Adam Tarnow (56:11):
That was, and I'm glad you gave me a heads up on that because
Joey Odom (56:14):
Yeah, no, we'd have been in trouble.
Adam Tarnow (56:15):
I, it's like, I, so basically I started trying to answer that and I felt like I was in a journal. It was, I don't know how to answer this. So I'm gonna write down a bunch of things and hopefully I'll just find a point, uh, in all of this. But it's gotta be, my answer has to be somewhere in some of the stuff that we've been talking about. Yeah. And maybe that second point that I referenced on what it takes in the valley that, that I of control, uh, shifting from that victim mentality to that sense of personal agency and taking responsibility there. If I think about where I've seasons of my life, where I've lived intentionally and then seasons of my life where I wasn't, yeah. I really think those seasons where I wasn't, I had just given up. There was a sense of I'm a victim, I've got all this stuff around me.
Oh Lord, come help me because I can't do anything. You know, and, and yeah, reading the psalms all good, like all good. Sure. Great stuff. Incredibly important. But there was always something that I could be doing. Yeah. There, there was always something. And, uh, and if, if I, if I was gonna mar say if, if I've been living a season of intentionality, I think it's really just searching for those things that are within my control. Yeah. And just staying focused on those and not worrying too much about the things I don't control. And just keep that list laser focused on, okay, what do I control right now? Yeah. And that's everything from, you know, so what do I control with my, with my wife? I want a great marriage. That's a, that's a strong desire. I want a great marriage, but I don't control her.
Yeah. And so what can I do? I can initiate, I can share, I can be vulnerable, I can confess when I have wronged her. Those are, those are things 100% in my control. And so I need to do those things. I want a great relationship with my kids. I don't control them. What can I do? I can initiate, I can ask them to go play golf. I can go play sports with them. I can go watch 'em, I can try to engage in conversations. That's all I can do. Yeah. And, and that, that to me, I think right now would be my answer on what it means to live intentionally would be just staying laser focused on what I control.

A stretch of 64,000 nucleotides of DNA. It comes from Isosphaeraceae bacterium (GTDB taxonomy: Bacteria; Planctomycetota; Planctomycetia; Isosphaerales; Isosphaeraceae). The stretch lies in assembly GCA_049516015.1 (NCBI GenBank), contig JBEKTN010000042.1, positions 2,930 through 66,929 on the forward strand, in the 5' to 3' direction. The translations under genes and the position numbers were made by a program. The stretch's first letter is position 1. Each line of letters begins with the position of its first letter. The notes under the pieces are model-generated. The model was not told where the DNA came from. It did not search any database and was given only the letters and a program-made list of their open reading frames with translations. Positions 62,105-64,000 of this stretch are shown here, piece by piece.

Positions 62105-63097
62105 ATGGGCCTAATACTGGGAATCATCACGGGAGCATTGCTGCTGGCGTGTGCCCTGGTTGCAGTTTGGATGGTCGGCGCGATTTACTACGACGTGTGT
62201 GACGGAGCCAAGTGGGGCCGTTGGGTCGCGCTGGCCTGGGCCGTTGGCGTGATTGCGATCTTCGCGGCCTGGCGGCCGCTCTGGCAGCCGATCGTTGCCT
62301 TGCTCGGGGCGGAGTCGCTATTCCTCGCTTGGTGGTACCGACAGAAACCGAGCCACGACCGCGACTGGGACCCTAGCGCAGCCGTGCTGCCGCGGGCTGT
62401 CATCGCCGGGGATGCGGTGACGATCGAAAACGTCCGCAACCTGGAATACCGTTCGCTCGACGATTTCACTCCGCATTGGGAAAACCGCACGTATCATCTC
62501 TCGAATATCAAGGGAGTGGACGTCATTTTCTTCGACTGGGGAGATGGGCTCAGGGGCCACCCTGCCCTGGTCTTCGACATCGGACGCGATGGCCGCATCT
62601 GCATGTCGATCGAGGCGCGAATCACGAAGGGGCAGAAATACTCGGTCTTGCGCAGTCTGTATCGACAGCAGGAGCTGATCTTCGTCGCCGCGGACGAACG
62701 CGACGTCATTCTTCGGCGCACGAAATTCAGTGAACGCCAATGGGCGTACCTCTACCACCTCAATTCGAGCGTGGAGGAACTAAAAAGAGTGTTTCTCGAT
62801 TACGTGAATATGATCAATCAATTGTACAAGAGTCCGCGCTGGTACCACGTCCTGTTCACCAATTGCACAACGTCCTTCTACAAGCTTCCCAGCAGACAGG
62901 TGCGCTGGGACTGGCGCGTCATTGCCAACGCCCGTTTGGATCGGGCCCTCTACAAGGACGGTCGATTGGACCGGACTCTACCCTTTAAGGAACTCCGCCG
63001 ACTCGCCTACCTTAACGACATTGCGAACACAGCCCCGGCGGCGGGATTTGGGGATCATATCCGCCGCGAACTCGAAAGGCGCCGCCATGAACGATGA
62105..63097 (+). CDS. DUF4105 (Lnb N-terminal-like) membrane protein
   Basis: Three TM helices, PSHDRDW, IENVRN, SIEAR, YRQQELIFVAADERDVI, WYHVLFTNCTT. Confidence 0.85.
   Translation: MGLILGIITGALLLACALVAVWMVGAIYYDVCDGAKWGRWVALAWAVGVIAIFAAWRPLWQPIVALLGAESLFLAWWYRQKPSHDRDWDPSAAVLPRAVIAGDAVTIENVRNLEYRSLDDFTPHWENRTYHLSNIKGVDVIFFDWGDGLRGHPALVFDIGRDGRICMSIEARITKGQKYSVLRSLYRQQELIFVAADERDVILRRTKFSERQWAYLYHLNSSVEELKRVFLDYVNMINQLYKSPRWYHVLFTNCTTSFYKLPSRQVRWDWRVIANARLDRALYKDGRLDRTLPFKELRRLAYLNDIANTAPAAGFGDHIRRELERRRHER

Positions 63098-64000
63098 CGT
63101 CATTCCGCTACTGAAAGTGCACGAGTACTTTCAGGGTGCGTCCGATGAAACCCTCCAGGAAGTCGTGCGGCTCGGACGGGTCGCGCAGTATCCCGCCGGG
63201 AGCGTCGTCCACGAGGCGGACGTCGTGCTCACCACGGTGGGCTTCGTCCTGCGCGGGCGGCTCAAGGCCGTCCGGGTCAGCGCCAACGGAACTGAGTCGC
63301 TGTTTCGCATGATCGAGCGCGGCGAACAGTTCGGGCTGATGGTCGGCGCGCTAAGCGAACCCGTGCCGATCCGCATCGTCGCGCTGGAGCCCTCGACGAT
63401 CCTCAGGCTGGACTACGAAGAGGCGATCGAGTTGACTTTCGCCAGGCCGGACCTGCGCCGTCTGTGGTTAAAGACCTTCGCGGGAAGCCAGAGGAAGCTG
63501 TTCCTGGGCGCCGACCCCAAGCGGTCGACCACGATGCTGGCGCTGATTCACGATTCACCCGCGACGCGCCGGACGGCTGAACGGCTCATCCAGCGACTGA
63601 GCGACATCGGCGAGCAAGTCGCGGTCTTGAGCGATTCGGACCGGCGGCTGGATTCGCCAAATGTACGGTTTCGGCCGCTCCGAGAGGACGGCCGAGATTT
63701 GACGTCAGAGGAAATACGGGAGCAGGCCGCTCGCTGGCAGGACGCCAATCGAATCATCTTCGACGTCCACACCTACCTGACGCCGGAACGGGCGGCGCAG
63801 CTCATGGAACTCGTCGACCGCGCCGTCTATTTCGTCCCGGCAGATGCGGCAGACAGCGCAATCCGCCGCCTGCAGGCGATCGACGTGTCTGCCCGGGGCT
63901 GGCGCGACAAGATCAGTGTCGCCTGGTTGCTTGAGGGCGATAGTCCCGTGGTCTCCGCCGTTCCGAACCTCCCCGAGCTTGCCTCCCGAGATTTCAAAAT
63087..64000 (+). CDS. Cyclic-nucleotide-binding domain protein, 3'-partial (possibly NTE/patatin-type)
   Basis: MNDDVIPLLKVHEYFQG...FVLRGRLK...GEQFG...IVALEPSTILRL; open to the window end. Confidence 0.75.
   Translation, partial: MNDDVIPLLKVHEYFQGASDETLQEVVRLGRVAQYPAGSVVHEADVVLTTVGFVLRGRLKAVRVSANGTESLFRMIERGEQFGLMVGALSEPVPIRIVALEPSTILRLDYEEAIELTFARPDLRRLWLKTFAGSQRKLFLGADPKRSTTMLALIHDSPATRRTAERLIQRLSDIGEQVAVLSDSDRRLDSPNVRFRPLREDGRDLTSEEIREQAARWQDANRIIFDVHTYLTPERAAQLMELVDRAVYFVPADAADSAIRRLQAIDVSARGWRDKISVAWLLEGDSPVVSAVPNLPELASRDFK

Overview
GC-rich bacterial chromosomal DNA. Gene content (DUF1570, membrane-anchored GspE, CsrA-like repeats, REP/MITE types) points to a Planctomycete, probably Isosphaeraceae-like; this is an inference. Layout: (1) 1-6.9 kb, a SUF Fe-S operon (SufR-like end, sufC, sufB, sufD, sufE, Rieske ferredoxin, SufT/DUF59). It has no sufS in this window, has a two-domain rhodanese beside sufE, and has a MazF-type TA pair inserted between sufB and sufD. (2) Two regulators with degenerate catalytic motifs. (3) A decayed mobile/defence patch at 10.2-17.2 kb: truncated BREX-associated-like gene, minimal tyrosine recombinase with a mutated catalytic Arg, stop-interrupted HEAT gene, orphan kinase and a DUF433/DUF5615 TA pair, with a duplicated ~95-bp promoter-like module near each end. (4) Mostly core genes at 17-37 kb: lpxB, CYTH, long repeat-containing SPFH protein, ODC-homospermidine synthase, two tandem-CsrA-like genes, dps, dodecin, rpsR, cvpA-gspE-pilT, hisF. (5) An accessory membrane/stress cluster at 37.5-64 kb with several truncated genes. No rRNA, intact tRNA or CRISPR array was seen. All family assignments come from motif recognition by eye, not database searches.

Joey Odom (58:14):
That would be a game changer for all of us. If we just, it would just focus on that. Don't worry about the other stuff. Just what we can control. And then I bet you a lot of things that we couldn't control previously would then become then come in within our control. That's
Adam Tarnow (58:27):
That's a, yeah. It starts coming over over and you're going, all right. Yeah. That's what I was looking for. Yeah. And, uh, yeah.
Joey Odom (58:32):
Um, Adam, people will wanna go to your website. I, you said earlier you don't need to buy the edge. I would, I actually, um, I'm gonna disagree with you there and say people do need to go buy the edge. It really is good. It's very, very practical. It's um, it's probably an annual read. It's one of those where you, it's just good reminders you need to have. So please do people listening, go by the edge. How else can people go connect with you? Um, the work they find
Adam Tarnow (58:58):
You? Yeah, yeah. Adam tarno.com. T A R N O w. Um, but I did buy t a r nno.com as well, cuz it's often dispelled. So, uh, it'll still get you there smart. But, uh, yeah, adam tarno.com and you'll see things there where you can sign up for an email newsletter, connect on LinkedIn by the book, all that kind of stuff. But, uh, or you can just reach out to me straight through the website. But, uh, this has been awesome. You have been so kind, phenomenal questions. And maybe it's just because I know how hard it is to host, but Joey, you're phenomenal at this. Oh, you're
Joey Odom (59:25):
Adam Tarnow (59:25):
Too. Nice. And so this was a great conversation. Our hour flew by. So, uh, thanks for inviting me on. This was really
Joey Odom (59:31):
Fun. Yeah, man, thank you very, very much. Thank you for being generous with your time, your wisdom. Um, had a ton of fun. So thank you Adam. You too. Everybody go check out adam tarno.com. I wanna leave you with one thing that Adam Tarnow said, which by the way, isn't that guy great? He's just, he's a good mix of everything. He's funny, he is insightful, he's lighthearted, he's real, he's vulnerable. Love talking with Adam Tarnow. But he said one thing that I love and he said, it is possible to thrive in the Valley. So if any of us feel like you're in the valley, it's actually possible to thrive in the Valley. I'd encourage you to go check out more from Adam Tarnow, adamtarnow.com. Go by the edge. It's so good, so practical. And I wanna thank Adam again for joining us today on The Aro Podcast. Thank you for joining us. We can't wait to see you next time. The Aro Podcast is produced and edited by the team at Palm Tree Pod co. Special thanks to Emily Miles for video and digital support and to our executive producer Aro's own, Katelyn Farley.